The light here mentioned was not that of the sun, which was created afterwards. Hence a late infidel writer has raised an objection against the Scriptures, that they speak of light, and even of night and day, which are well known to arise from the situation of the earth towards the sun, before the sun was made. But he might as well have objected that they speak of the earth in ver. 1, 2, and yet afterwards tell us of the dry land, as separated from the waters, constituting the earth, ver. 9, 10. The truth seems to be, that what chaos was to the earth, that the light was to the sun: the former denotes the general principles of which the latter was afterwards composed. A flood of light was produced on the first day of creation, and on the fourth it was collected and formed into distinct bodies. And though these bodies, when made, were to rule day and night, yet, prior to this, day and night were ruled by the Creator’s so disposing of the light and darkness as to divide them, ver. 4. That which was afterwards done ordinarily by the sun was now done extraordinarily by the division of darkness and light.

Ver. 4. “God saw the light that it was good.” Light is a wonderful creature, full of goodness to us. This is sensibly felt by those who have been deprived of it, either by the loss of sight, or by confinement in dungeons or mines. How pathetically does our blind poet lament the loss of it:—

“Seasons return; but not to me returns
Day, or the sweet approach of even or morn,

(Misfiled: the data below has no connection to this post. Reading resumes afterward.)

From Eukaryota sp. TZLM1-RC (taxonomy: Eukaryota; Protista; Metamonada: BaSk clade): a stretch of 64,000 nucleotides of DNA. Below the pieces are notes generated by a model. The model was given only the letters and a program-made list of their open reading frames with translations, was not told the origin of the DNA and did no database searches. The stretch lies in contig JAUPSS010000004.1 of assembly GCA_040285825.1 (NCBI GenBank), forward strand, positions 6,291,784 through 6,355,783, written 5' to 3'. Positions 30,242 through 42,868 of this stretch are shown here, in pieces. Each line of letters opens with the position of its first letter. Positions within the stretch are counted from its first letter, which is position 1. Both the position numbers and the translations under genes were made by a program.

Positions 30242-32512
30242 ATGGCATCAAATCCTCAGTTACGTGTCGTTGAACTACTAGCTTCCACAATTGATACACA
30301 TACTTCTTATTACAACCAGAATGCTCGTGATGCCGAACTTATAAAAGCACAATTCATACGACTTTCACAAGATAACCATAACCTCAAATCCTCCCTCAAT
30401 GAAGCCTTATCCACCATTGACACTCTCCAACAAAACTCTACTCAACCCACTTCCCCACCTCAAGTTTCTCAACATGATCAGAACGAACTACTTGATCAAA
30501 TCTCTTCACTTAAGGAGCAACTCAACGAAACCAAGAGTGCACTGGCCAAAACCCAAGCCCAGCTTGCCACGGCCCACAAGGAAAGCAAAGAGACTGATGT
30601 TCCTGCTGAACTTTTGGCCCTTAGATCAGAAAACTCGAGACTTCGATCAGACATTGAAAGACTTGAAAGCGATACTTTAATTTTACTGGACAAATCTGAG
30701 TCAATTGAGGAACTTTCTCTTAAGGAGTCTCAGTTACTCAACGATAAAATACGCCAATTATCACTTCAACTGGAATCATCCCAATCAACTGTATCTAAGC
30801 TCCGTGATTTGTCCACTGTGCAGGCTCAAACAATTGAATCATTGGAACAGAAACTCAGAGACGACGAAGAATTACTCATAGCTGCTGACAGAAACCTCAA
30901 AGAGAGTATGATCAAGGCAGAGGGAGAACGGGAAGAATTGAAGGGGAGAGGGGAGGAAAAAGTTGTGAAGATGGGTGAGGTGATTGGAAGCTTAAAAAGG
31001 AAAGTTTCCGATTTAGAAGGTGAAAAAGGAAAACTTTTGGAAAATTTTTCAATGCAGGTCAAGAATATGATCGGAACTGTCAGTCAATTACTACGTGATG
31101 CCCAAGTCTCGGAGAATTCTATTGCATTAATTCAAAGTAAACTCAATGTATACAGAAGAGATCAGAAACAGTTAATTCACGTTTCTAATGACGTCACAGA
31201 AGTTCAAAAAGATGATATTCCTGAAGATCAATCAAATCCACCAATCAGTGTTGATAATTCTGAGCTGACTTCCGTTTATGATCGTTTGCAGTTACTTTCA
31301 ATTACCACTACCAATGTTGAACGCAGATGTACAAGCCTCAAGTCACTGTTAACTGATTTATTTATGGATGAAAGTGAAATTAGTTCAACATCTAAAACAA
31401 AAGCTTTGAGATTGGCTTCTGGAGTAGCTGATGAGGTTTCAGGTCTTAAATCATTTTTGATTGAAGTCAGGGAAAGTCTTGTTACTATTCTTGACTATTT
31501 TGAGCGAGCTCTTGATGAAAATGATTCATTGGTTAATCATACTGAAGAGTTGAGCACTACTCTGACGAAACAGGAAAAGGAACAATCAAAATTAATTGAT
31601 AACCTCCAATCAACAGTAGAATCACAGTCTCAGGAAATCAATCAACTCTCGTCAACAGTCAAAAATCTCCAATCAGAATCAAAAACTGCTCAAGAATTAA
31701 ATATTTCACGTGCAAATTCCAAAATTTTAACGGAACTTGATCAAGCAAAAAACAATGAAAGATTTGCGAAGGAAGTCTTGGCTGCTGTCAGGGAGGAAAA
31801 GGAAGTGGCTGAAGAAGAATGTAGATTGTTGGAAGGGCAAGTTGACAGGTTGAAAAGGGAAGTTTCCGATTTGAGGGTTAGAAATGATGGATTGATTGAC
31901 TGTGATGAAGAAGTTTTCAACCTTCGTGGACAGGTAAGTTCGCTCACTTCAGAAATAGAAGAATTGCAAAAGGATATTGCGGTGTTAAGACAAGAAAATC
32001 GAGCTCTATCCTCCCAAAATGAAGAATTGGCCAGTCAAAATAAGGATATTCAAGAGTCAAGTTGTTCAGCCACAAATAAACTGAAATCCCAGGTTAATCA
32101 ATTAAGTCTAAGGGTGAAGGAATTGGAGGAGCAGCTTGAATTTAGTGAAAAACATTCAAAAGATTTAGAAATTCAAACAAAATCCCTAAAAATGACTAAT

Or sight of vernal bloom, or summer’s rose,
Or flocks, or herds, or human face divine:
But cloud instead, and ever-during dark
Surrounds me! From the cheerful ways of men
Cut off; and, for the book of knowledge fair,
Presented with a universal blank
Of natures’s works, to me expunged and rased
And wisdom at one entrance quite shut out!”

If such be the value of material light, how much more of that which is mental and spiritual! and how much are we indebted to the Holy Spirit of God for inditing the Scriptures, and opening our benighted minds to understand them!


Excerpt from: Discourse One – “The Book in General and the First Days of Creation,” in Expositiory Discourses on the Book of Genesis.

Fuller, A. G. (1988). The Complete Works of Andrew Fuller: Expositions—Miscellaneous. (J. Belcher, Ed.) (Vol. 3, pp. 2–4). Harrisonburg, VA: Sprinkle Publications.


By |October 25th, 2019|Categories: Andrew Fuller Friday|